Strength Training Best for Flexibility?
Flexibility improves range of motion and reduces wear on soft and hard tissue. Much research has emerged touting various best practices to improve flexibility. A study presented recently at the American College of Sports Medicine’s 57th Annual Meeting in Baltimore suggests that resistance training, in some cases, may beat static stretching for enhancing range of motion.
The University of North Dakota in Grand Forks randomly assigned 25 college-age participants to one of three groups: strength training, stretching or a nonexercise control group. Programs for the strength training and flexibility groups focused on hamstring muscles and hip, shoulder and knee muscles and joints for 5 weeks. At study completion, the researchers determined that stretching and resistance training were equally beneficial for improving hamstring flexibility. For hip flexibility, resistance training was better than both nonintervention and static stretching. “Resistance training produced greater improvements in flexibility in some cases, while also improving strength,” stated lead study author James R. Whitehead, EdD. Specific information on the types of exercises performed was not available.
Rodney Corn, MA, IDEA author and presenter, and co-founder of PTA Global, is skeptical of the study’s findings. “This is a far deeper topic than the limited outcomes and data that the research provides us,” he suggests. “It is important to keep in mind that any movement has the potential to increase flexibility. It is how, when, why and for whom that motion is applied to the body that may make the biggest difference.” Corn adds that a well-rounded “flexibility” program will offer the grandest rewards. “Perhaps, instead of weighing in too heavily on one method versus another, we should explore and incorporate all methods of improving flexibility (yoga, Pilates, static and active isolated stretching, etc.). Do we really need one best method?”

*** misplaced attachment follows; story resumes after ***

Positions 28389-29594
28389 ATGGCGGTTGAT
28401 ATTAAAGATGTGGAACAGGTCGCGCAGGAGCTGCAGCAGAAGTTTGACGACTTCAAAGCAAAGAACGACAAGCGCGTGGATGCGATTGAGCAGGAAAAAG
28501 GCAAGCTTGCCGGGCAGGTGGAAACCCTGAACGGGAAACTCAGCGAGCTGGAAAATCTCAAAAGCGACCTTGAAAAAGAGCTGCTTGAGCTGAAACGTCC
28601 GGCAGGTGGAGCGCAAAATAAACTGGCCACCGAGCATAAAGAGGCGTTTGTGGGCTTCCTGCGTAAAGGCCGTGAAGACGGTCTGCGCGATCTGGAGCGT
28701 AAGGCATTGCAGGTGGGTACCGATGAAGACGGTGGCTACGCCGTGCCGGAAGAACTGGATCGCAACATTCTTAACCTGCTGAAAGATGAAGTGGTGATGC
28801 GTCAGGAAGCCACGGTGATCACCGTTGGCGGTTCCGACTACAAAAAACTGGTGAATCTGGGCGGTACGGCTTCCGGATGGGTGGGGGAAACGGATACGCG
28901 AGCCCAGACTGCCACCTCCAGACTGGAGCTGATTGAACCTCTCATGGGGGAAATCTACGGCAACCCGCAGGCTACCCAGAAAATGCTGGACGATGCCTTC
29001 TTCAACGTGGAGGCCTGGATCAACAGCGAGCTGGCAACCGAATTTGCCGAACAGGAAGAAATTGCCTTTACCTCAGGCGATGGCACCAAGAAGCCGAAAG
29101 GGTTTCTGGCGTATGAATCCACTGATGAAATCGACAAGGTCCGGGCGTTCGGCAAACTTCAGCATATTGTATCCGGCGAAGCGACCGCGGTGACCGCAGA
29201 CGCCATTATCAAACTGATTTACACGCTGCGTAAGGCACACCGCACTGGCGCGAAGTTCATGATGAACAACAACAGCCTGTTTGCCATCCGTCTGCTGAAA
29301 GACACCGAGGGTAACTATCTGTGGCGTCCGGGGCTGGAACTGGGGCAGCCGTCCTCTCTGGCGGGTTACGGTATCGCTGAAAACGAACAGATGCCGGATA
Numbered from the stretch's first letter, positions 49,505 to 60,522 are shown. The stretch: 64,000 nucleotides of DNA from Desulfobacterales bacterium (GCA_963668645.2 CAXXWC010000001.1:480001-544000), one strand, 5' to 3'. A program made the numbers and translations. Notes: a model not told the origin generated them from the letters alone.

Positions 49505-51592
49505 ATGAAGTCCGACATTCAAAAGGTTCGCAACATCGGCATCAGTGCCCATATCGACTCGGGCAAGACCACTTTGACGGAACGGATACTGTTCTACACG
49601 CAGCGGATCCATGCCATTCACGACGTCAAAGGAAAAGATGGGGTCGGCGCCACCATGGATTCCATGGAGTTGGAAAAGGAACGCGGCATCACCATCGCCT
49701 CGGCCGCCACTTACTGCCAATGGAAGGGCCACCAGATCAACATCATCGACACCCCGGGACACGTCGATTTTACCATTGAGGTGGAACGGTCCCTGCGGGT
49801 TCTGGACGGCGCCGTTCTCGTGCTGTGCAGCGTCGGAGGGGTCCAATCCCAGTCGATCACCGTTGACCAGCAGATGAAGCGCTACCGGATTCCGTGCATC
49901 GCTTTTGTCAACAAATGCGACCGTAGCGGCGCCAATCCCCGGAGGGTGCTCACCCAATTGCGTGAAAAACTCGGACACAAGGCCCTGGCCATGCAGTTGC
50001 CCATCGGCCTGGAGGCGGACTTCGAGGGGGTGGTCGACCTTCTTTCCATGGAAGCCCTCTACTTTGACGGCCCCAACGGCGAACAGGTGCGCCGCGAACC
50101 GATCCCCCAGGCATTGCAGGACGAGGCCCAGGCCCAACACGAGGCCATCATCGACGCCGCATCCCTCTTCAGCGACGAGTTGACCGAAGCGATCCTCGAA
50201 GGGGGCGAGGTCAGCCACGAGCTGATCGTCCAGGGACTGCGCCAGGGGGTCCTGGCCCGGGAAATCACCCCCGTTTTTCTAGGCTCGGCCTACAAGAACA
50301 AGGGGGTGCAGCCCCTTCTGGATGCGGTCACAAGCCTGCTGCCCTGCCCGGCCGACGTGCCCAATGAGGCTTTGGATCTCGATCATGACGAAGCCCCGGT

For more information on recent stretching research, read “Stretching—a Research Retrospective” by Len Kravitz, PhD, in the November–December 2009 issue of IDEA Fitness Journal.
For the latest research, statistics, sample classes, and more, "Like" IDEA on Facebook here.
© 2010 by IDEA Health & Fitness Inc. All rights reserved. Reproduction without permission is strictly prohibited.
IDEA Newsletter Sign-up
|Extreme Interval Training
In this course you'll learn goal-focused intervals and over 50 dynamic exercises and drills to create extensive and intensive training formats.
|Cut to the Core
This is a raw, unedited video filmed live at the 2009 IDEA World Fitness Convention™. Cut to the Core is packed full of core-focused exercises that aim to improve the way you look, feel and live.
|September 2011 IDEA Fitness Journal Quiz 4: Plyometric Training
This continuing education quiz is an in-depth look at plyometric training. Plyometric exercises—jumping, bounding, hopping, arm pushing, and catching and throwing weighted objects such as machine balls—are movements that involve rapid eccentric and concentric muscle actions.